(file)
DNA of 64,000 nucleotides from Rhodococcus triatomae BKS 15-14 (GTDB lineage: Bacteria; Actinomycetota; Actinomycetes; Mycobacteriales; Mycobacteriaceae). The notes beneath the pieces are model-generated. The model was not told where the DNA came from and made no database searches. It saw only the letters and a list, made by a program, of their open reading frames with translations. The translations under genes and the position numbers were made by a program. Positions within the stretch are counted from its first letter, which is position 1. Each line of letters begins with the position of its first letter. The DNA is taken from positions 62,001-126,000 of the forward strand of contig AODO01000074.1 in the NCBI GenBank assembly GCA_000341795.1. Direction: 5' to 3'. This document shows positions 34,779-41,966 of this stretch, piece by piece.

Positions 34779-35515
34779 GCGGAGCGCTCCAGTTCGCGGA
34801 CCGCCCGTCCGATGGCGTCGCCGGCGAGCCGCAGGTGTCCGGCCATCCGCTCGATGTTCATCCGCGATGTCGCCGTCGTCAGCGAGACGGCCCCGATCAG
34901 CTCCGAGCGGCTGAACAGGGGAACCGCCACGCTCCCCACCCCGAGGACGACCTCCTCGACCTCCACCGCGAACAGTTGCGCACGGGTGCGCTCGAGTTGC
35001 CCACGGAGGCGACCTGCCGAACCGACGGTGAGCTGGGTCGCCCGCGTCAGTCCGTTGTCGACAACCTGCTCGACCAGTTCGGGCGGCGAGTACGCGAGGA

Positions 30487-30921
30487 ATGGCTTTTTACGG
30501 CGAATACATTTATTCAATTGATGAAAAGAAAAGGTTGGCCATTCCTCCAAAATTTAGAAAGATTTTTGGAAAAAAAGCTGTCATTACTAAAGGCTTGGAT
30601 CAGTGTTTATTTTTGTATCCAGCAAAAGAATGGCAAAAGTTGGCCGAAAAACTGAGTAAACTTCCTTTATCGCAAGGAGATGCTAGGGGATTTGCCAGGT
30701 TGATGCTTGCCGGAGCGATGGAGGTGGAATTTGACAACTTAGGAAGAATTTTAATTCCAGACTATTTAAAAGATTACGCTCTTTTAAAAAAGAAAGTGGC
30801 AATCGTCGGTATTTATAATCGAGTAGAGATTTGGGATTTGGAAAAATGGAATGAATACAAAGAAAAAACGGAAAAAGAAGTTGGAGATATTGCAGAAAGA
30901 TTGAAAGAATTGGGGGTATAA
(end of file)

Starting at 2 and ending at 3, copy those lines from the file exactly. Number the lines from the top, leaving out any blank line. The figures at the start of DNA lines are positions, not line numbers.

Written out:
Positions 34779-35515
34779 GCGGAGCGCTCCAGTTCGCGGA